Reverend And The Makers – Thirty Two (Cooking Vinyl)
CD / Vinyl / Download / Pledge
Due out 24th February
Reverend And The Makers were one of the surprises of 2012. Dismissed by the press and radio as a one-album wonder and front man Jon McClure often ridiculed for his outspoken views and his interaction with fans, their @Reverend_Makers album was an unexpected success and they sold out venues across the country. Supported by a fervent Rev Army and Jon’s almost obsessive presence on Twitter, they’ve kept the momentum going with a series of house gigs ahead of their follow-up album Thirty Two.
Having learnt the lessons of trying to change their sound after the success of their first album The State Of Things and the subsequent bombing of the follow-up French Kiss In The Chaos, Thirty Two isn’t a massive departure from the sound of @Reverend_Makers, it’s guaranteed to keep dance floors bouncing across the country when they tour it in March.
Lyrically, it’s still focused on Jon’s observations of what’s going on around him in real life and on the internet – for example “emboldened by a state of inebriation, brought by a bottle of wine” as a scene-setter on Old Enough To Know Better. There’s no pretence of being clever, obtuse or political, which is why they’ve found a new, mostly young, audience that relates to them, stories about happenings in schools, supermarkets and on the streets. These are songs about real subjects that real people can relate to.
Sonically, it mimics its predecessor in being influenced by both Jon’s previous work with the band and also with the Reverend Sound System project and people he’s collaborated with. There’s no unnecessary filler, the eleven songs clock in under 35 minutes, short, sharp and bittersweet blows to your sub-conscious that’ll have you singing them to yourself in your head without realising where the hell they’ve come from and how they got there.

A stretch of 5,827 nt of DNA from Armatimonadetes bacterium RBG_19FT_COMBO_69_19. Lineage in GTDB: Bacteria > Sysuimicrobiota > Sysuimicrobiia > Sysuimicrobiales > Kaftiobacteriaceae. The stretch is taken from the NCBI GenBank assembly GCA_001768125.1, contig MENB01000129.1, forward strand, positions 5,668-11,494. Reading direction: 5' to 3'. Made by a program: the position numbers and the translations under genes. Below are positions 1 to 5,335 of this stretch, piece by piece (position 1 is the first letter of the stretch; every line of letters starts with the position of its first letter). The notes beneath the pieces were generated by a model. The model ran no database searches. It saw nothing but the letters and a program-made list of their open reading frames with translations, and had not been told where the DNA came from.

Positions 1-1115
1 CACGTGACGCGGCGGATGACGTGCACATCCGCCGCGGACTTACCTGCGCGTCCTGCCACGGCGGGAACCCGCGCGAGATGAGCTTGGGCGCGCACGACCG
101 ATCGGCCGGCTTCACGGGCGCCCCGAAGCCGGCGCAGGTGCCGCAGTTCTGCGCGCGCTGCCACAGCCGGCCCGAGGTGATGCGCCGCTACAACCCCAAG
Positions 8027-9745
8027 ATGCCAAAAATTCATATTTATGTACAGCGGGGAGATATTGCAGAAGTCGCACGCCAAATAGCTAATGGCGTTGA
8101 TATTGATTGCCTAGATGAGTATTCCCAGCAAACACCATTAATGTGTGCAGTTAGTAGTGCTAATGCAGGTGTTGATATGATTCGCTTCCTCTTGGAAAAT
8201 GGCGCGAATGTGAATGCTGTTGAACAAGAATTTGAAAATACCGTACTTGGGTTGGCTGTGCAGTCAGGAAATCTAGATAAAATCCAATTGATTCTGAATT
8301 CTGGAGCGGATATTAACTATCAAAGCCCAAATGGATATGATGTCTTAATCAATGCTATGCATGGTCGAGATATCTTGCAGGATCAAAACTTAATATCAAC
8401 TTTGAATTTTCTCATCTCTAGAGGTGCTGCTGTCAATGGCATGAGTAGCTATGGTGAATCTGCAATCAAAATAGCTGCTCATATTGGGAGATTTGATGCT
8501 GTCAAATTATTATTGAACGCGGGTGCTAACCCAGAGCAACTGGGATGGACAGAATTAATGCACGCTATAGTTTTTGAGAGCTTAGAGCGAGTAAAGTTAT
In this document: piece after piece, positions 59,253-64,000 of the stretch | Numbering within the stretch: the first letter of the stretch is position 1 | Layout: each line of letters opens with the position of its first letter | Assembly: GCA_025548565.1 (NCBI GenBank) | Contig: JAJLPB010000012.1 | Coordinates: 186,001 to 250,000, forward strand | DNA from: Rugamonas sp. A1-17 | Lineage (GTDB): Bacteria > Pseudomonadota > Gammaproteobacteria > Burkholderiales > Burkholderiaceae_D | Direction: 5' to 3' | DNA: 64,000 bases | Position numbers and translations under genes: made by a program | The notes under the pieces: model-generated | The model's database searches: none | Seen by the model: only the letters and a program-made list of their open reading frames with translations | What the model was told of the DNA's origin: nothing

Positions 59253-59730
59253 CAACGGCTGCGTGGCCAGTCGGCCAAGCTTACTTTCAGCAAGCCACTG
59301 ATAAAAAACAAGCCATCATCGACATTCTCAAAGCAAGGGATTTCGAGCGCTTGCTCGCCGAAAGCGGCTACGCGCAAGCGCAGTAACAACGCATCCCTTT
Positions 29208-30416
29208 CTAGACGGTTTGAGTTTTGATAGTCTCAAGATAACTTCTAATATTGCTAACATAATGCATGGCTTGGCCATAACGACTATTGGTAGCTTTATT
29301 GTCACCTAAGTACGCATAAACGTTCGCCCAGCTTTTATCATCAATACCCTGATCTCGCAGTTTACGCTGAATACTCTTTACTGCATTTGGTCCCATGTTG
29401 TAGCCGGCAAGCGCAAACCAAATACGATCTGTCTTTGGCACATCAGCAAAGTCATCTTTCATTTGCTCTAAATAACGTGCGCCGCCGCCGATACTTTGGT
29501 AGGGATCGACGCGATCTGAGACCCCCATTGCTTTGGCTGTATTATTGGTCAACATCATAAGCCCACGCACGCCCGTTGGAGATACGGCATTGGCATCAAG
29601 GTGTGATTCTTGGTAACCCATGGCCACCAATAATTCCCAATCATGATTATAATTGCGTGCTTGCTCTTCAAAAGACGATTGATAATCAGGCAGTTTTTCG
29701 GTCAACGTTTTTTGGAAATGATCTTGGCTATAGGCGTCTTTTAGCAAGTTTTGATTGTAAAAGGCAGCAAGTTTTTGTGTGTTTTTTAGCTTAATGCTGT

There’s no particular stand out tracks either, it runs smoothly together like the best mix tapes always do. That also means there’s nothing that is out of place, weaker songs there to make up the numbers. Even when it’s slowed down slightly on Happy Song it fits the mood perfectly, before bounding into the album’s big chant-along track Different Trains.
Like its creators, Thirty Two is a big kick in the balls to the music industry and radio stations. It doesn’t try to be cool, it doesn’t want to be and it probably wouldn’t know how to be. It’s just being itself, warts and all, yet it talks to people in a way most bands would kill to. The world needs a few more Jon McClure’s and Reverend and the Makers, I’m not sure we could handle it, but it’d make listening to music a lot more fun.
All words by David Brown. You can find his other work for Louder Than War here.